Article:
On 31 July 1790 in Gottorp, she married her first cousin Frederick, then crown prince and regent of Denmark, who would in 1808 ascend as King Frederick VI. In the aftermath of the defeat of Denmark's ally, the French emperor Napoleon I, Denmark-Norway fell apart and the king and queen of Denmark ceased being king and queen of Norway in 1814.

Marie was selected by her cousin as his spouse mainly as a way for him to demonstrate his independence from his Court, who wanted a more political dynastic match. Frederick arranged his marriage against the will of both his court, council and also of his sister and brother-in-law, but he had the support of his future father-in-law, who attempted to gain influence in Danish state affairs through it.

The marriage was greeted with great enthusiasm by the public, as she was regarded as completely Danish and not as a foreigner, and she was referred to as a daughter of the nation. Her official entrance into Copenhagen 14 September 1790 was described as a triumph. While her first language was, in fact, German, she soon learned to speak Danish.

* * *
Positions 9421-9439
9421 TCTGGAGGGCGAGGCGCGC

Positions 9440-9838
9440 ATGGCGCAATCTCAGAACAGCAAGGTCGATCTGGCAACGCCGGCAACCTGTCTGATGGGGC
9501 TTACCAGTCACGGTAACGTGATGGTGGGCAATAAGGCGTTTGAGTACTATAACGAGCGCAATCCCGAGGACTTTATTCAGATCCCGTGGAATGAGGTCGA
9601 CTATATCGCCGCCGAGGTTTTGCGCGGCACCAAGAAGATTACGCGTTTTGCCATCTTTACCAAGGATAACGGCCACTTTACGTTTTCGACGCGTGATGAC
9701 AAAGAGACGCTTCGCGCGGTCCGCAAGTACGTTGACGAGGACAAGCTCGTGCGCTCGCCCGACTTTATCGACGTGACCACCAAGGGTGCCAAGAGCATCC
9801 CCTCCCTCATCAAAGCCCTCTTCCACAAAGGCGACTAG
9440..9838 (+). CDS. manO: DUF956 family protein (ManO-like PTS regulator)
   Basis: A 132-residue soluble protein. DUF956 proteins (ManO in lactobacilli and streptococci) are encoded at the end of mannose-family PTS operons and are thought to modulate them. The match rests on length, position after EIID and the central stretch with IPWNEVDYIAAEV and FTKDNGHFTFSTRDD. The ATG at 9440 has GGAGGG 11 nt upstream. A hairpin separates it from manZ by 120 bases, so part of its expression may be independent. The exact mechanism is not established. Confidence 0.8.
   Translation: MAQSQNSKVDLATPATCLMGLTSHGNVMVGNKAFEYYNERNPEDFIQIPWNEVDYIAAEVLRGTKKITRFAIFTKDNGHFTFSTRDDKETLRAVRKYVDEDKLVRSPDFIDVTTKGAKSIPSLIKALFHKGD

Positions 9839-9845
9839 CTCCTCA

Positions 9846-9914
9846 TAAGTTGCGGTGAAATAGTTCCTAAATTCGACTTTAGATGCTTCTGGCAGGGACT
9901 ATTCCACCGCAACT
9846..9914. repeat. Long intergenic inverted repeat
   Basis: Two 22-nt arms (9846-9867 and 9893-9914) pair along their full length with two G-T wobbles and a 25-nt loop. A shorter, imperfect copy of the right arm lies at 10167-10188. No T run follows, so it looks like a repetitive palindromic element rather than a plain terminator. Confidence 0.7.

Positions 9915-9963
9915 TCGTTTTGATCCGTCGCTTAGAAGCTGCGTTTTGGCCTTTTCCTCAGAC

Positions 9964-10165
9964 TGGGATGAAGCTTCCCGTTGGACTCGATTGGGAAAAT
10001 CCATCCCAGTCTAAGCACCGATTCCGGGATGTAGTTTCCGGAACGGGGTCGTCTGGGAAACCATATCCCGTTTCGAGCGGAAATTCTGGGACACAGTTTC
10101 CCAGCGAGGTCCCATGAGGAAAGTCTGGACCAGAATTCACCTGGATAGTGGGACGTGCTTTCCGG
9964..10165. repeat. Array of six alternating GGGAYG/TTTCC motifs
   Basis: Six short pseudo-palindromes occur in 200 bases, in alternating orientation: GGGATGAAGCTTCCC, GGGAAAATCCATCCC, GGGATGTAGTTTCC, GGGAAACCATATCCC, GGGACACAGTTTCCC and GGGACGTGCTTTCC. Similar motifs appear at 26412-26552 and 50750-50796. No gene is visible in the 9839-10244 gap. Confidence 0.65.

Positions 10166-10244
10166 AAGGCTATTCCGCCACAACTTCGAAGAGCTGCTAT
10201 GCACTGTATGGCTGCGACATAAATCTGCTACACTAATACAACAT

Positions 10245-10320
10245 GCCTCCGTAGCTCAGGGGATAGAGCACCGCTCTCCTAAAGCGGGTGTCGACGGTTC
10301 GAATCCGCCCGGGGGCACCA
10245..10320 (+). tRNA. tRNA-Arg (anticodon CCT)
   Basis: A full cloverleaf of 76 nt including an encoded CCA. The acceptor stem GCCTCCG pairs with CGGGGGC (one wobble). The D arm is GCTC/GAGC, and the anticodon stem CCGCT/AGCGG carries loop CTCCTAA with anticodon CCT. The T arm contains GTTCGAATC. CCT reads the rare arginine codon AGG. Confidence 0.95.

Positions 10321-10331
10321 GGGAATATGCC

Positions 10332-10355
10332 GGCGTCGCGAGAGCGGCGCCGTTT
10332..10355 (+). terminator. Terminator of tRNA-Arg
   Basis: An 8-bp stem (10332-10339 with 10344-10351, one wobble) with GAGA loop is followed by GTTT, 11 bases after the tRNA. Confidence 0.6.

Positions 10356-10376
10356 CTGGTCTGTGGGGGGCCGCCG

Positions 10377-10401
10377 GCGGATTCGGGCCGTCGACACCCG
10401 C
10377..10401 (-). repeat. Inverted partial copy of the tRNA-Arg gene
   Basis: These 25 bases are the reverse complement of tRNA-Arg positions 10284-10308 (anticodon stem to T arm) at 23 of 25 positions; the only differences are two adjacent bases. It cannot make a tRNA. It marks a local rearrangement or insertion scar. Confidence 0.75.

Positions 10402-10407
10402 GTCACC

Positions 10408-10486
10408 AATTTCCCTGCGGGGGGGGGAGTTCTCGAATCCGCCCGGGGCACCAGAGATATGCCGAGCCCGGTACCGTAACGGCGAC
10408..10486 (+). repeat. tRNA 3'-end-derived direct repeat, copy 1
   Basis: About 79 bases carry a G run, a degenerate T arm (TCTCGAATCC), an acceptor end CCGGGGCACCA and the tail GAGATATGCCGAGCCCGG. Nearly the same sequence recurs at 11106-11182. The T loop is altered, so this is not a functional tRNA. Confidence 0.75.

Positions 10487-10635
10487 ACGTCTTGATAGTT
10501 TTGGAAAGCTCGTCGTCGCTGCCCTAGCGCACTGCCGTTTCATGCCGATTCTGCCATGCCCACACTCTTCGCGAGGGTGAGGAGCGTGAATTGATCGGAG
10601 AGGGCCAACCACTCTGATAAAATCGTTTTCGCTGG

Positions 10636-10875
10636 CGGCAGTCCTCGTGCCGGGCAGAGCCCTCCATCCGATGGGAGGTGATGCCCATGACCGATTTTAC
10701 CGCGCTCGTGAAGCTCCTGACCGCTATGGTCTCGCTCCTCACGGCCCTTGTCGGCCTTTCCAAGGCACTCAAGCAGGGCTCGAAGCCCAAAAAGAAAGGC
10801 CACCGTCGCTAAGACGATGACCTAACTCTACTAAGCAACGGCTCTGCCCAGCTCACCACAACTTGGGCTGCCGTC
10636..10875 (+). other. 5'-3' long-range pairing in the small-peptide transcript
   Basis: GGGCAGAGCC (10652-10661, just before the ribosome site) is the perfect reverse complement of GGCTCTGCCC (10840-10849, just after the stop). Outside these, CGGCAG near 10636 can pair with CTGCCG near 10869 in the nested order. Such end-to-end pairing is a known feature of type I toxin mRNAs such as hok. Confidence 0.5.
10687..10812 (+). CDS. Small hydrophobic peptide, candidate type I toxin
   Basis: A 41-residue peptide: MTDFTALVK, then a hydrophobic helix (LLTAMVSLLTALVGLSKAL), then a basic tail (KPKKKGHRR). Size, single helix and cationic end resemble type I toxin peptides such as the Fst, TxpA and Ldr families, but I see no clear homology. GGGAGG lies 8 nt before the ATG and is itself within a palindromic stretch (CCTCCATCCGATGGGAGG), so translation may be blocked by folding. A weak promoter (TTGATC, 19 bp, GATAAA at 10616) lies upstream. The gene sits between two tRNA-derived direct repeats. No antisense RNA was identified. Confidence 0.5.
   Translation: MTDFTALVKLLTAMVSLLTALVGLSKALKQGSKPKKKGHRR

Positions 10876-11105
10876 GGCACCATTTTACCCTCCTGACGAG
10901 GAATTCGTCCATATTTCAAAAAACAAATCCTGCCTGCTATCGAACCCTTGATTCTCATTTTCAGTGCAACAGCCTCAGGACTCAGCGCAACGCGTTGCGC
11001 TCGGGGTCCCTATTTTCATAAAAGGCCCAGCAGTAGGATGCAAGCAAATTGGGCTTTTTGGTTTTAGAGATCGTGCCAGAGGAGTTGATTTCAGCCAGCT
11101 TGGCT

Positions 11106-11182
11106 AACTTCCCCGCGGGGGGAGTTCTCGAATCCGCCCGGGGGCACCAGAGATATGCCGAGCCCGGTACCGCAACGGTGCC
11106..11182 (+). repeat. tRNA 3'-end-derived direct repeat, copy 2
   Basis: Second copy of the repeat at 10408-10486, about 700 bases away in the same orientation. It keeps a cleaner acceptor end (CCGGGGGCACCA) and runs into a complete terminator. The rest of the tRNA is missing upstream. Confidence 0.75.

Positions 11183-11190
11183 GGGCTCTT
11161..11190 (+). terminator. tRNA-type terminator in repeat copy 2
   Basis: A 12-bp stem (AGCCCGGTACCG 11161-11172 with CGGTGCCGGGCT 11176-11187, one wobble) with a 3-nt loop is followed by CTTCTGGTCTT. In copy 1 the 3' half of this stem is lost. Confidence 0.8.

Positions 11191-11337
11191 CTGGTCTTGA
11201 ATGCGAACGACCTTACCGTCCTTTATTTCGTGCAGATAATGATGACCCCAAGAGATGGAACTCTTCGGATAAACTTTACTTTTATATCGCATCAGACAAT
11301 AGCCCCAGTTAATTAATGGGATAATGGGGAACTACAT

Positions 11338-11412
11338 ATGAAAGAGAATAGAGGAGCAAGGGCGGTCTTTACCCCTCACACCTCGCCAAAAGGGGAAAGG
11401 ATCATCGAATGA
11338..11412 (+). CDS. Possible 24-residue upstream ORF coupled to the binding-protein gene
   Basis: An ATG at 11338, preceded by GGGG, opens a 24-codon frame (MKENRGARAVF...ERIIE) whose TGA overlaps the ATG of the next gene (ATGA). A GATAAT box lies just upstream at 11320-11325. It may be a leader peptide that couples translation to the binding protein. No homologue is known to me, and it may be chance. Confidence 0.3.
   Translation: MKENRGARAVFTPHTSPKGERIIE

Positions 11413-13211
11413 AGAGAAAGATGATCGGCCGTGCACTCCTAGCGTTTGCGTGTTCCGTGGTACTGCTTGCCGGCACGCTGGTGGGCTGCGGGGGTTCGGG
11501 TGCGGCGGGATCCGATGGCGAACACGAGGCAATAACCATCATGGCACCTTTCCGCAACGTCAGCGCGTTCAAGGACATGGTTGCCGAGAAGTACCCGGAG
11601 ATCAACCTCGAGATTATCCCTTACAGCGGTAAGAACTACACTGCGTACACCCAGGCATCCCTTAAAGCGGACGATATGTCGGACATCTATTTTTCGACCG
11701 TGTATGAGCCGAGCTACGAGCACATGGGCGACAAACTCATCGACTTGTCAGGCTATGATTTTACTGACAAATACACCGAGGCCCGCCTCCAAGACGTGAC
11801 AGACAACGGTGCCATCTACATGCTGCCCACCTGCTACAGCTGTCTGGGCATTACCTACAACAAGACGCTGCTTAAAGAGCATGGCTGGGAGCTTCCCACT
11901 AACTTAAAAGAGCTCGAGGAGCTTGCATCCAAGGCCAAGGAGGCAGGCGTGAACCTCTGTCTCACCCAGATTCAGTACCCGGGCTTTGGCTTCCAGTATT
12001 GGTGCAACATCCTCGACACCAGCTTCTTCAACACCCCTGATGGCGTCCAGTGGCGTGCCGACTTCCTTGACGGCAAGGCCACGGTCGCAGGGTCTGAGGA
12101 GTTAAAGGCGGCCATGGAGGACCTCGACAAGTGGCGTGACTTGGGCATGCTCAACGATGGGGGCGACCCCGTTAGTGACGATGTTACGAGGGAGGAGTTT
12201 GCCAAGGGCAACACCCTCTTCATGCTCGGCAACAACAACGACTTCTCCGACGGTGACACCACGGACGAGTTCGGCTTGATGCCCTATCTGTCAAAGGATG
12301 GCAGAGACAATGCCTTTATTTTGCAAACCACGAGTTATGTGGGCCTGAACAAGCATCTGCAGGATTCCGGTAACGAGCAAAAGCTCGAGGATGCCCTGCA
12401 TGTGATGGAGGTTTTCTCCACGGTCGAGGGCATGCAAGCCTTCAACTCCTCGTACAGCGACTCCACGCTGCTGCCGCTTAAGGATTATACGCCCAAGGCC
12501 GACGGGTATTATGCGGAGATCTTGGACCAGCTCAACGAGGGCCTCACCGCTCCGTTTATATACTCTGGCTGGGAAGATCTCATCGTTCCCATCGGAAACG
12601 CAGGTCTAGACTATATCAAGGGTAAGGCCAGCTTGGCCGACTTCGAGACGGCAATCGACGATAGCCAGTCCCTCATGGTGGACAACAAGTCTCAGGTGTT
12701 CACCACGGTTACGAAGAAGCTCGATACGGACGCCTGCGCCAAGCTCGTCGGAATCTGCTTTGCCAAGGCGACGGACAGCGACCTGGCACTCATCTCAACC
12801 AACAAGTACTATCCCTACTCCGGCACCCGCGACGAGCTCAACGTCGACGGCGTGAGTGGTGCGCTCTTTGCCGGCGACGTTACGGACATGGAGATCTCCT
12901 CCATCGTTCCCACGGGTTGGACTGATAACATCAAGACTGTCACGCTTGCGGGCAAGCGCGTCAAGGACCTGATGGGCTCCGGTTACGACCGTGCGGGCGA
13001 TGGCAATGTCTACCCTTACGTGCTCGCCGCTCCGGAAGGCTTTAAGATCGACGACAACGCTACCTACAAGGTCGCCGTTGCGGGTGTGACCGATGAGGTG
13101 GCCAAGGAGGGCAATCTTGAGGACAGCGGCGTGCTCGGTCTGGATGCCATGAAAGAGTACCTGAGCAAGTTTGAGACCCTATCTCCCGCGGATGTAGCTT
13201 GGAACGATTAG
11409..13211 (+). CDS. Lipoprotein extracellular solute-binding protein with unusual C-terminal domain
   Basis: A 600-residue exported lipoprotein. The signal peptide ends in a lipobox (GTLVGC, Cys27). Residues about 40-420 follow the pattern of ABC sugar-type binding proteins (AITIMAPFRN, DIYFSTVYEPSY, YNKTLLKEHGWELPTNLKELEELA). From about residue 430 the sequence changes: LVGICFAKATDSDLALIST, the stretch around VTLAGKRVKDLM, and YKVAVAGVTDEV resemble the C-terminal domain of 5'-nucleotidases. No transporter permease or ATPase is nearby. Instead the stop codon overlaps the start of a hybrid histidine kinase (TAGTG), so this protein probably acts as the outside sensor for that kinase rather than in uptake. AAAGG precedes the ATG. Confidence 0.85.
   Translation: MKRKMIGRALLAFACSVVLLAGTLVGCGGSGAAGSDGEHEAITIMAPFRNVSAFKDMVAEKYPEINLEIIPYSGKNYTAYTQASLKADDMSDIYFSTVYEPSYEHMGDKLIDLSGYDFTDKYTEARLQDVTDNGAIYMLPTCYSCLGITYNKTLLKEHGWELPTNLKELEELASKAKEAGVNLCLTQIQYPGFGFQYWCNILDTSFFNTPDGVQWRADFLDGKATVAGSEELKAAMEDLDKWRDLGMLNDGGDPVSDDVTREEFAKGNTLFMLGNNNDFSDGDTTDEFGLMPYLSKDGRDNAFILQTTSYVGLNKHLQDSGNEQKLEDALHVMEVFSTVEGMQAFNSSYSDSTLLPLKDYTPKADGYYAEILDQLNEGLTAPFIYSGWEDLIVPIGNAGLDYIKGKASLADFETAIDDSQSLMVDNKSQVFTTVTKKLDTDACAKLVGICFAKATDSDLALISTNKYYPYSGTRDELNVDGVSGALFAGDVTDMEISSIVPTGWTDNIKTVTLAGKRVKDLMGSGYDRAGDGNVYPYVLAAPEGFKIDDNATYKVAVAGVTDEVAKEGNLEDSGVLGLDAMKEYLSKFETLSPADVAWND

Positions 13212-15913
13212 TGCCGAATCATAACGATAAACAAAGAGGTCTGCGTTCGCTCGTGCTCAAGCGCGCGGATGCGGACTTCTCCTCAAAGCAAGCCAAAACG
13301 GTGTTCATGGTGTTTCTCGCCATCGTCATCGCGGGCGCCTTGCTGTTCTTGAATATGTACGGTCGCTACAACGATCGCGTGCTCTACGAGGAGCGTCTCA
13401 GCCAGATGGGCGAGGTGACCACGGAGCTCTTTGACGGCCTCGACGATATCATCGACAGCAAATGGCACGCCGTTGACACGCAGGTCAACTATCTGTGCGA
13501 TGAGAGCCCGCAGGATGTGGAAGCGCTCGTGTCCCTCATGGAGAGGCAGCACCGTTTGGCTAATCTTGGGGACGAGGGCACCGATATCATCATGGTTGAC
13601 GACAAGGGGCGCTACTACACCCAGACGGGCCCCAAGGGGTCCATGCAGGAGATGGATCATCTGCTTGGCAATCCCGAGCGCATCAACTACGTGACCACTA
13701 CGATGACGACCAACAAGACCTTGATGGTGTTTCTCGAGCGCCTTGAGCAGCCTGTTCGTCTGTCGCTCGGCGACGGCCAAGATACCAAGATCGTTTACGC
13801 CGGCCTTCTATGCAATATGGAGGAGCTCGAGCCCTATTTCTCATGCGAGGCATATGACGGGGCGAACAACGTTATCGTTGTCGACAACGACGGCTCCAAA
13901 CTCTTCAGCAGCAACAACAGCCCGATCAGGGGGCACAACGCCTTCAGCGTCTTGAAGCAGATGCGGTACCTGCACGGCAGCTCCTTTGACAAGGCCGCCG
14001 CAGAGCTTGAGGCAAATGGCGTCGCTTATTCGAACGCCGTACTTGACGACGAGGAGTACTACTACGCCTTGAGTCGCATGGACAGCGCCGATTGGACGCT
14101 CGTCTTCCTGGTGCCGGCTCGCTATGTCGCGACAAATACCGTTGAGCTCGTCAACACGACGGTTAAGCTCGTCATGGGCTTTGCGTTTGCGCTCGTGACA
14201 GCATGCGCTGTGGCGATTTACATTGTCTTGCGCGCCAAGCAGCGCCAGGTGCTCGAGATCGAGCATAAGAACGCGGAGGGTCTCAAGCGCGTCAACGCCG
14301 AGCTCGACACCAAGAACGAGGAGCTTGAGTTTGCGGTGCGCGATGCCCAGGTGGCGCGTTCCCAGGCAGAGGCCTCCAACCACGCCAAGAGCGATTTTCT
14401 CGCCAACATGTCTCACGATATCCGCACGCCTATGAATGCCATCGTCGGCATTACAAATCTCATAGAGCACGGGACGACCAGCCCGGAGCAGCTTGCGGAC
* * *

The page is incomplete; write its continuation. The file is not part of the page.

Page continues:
At the royal court, however, she was overshadowed by the sister of her spouse, her sister-in-law Princess Louise Auguste of Denmark, who was a popular and celebrated beauty and the real First Lady of the court. She also endured great pressure by the demand to produce a son, which occupied her during her time as crown princess. When her last childbirth in 1808 resulted in an injury which prevented further intercourse, she was forced to accept her spouse's adultery with Frederikke Dannemand. The relationship between Marie and Frederick VI was described as a respectful friendship, and the political turmoil of the time reportedly created a trusting relationship between them.

Marie followed her spouse to Holstein in 1805, where she lived with him until he became King in 1808.


In 1808, Frederick became king, and Marie queen. On 31 October 1809, she made her second official entry to Copenhagen, this time as queen, an occasion which has been described as a moment when her personal popularity among the public was demonstrated.